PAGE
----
Formal may be great at finding thos corner case bugs, especially deadlocks; so, Plan B may be to apply it to those parts of the design where the risks are highest.
But the converse can be true. Where formal is the main technology but is expected to deliver some proofs that are inconclusive, an equally good Plan B would be to use directed test. Directed would then focus verification on those parts of the design for which formal’s proofs are inconclusive.
3. Has your DV engineer used all the available technology— especially formal—to ensure that designs are brought up free from simple bugs?
This is an important point. A lot of bugs that are simple to catch with formal are only picked up late in verification if the strategy is more dependent on dynamic simulation or even emulation. This leads to long debug times and even longer fixes.
It is also the case that some bugs are very difficult to catch with simulation or emulation (e.g., bugs in FSMs, deadlocks, dead code, or even redundant code.
Linting, sometimes called ‘autochecks’ in formal tools, can catch out-of-bounds violations automatically and easily.
This point illustrates the importance of leveraging an appropriate combination of verification technologies.
4. Is your mix of verification technologies suitable for the project?
I often come across projects where, based on previous experience, the team shows a very strong preference for and reliance upon a particular verification technology, such as UVM for SoC verification. But while UVM is a powerful paradigm, it may not be ideal for full SoC test.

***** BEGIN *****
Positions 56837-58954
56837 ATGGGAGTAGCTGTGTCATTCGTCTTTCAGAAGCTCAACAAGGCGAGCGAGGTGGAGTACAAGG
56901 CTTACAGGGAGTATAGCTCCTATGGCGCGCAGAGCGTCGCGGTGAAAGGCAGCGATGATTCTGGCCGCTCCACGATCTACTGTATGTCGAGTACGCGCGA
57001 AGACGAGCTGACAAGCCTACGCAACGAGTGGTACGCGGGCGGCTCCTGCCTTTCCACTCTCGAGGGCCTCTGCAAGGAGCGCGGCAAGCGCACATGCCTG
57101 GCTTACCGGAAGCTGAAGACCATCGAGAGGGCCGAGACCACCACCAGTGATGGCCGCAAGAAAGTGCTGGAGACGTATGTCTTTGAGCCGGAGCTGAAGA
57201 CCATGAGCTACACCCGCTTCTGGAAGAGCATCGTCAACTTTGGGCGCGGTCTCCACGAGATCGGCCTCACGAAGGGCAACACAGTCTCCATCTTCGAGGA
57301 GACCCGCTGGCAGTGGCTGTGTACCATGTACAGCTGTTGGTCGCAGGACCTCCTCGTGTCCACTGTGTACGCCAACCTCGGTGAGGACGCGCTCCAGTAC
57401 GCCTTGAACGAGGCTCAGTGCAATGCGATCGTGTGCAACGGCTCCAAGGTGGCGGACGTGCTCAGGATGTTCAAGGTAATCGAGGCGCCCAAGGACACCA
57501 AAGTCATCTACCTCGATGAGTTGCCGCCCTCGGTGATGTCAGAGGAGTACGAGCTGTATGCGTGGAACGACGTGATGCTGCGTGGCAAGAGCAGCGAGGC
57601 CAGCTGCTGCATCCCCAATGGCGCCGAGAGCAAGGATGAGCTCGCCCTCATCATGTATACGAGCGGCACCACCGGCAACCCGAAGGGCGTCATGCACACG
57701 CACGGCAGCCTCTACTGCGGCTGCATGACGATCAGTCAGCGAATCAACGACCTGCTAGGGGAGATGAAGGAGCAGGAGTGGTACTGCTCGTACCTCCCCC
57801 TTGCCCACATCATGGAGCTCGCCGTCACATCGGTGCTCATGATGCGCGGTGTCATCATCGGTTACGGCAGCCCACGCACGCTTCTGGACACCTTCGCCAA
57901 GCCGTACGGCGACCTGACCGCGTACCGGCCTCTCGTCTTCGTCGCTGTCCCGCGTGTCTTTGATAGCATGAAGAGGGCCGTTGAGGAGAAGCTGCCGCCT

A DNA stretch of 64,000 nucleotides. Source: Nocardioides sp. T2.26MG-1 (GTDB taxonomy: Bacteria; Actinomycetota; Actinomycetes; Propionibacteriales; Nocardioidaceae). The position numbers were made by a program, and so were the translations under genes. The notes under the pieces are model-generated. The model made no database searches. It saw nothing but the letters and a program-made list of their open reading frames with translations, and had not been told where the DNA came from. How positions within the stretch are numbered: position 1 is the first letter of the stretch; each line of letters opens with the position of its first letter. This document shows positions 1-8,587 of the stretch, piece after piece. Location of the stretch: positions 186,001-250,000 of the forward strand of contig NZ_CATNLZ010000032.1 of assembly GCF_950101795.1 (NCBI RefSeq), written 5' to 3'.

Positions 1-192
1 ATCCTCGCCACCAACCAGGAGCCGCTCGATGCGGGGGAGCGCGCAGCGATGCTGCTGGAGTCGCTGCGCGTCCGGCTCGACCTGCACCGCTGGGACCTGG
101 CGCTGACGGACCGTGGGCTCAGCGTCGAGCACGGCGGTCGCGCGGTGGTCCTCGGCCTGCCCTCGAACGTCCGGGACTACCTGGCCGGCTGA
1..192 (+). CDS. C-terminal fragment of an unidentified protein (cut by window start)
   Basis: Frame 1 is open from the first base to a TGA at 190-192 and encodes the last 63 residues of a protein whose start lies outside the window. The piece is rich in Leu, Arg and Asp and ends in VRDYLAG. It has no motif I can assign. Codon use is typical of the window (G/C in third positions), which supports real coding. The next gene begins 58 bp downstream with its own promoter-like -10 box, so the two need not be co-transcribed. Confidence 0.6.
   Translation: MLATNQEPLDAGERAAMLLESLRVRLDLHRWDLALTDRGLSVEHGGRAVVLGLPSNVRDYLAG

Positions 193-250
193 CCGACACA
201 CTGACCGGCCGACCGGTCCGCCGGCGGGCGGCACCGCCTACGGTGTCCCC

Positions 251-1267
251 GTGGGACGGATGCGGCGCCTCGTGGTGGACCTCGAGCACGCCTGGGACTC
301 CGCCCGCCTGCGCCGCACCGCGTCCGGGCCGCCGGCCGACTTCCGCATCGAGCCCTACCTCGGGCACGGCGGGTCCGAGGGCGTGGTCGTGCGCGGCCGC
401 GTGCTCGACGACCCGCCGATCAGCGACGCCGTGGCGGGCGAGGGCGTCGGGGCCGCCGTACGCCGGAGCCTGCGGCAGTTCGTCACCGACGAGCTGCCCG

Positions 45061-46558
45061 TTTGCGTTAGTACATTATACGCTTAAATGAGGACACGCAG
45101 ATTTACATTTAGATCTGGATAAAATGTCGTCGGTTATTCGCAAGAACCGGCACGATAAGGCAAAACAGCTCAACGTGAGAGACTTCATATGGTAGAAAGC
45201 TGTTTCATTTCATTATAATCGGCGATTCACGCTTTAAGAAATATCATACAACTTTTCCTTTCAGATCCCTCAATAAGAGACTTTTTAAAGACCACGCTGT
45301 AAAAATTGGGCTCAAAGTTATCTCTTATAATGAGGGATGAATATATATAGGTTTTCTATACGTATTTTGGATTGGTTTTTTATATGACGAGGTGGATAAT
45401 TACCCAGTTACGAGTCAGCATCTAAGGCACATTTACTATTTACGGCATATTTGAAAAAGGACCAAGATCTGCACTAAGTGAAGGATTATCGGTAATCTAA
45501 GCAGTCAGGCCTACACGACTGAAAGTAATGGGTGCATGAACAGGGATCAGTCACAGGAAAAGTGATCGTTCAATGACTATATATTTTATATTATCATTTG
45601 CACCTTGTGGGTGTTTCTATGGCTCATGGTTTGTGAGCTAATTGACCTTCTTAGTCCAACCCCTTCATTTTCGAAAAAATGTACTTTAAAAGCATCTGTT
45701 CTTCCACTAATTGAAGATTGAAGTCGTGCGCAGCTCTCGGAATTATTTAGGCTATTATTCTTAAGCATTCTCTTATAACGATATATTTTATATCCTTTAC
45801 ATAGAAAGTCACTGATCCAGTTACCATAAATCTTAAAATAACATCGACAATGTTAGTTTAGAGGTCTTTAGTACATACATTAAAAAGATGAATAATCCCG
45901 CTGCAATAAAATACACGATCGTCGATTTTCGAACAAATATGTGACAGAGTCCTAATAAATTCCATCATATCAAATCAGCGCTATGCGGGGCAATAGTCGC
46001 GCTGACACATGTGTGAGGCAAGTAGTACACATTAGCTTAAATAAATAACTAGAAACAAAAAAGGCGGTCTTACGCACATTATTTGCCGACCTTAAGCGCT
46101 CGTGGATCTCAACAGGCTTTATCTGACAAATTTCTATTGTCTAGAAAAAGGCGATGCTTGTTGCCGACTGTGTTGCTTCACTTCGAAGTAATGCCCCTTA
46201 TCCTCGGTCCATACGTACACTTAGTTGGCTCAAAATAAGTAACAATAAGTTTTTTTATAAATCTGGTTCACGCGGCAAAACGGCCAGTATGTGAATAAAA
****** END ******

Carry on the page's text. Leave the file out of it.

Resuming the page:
Alternative techniques – directed test, portable stimulus, or even formal – can also be strong candidates for consideration.
And again, this cuts two ways. While directed test makes sense for carrying out read and write checks from masters to slaves in the SoC, a more well-rounded test program in the presence of multiple masters might want to include some stalling and randomization, something intrinsic to constrained random technology (i.e., UVM).
Further, if you have a complex bus fabric in the SoC, neither directed test nor constrained random is a good choice; in fact, the use of formal would be ideal to expose corner case bugs. After all, if the bus fabric deadlocks, so will the entire SoC.
Meanwhile, although all of this discussion makes sense in the context of an SoC verification, the options you should consider will necessarily be different for IP-level verification.
When it comes to verification technologies, one size most certainly does not fit all—as with clothing, tailored is better, and bespoke is best.
I hope that’s given you something to think about as you consider your team’s current verification situation. In Part Three, I extend the discussion of the meta model into the remaining two aspects of a good DV flow: Debug and Sign-off & Review.
How does your team’s verification plan measure up to what I have begun to outline here? Have you identified any areas that need improvement? Share your thoughts in the comments below or on Twitter (@AshishDarbari).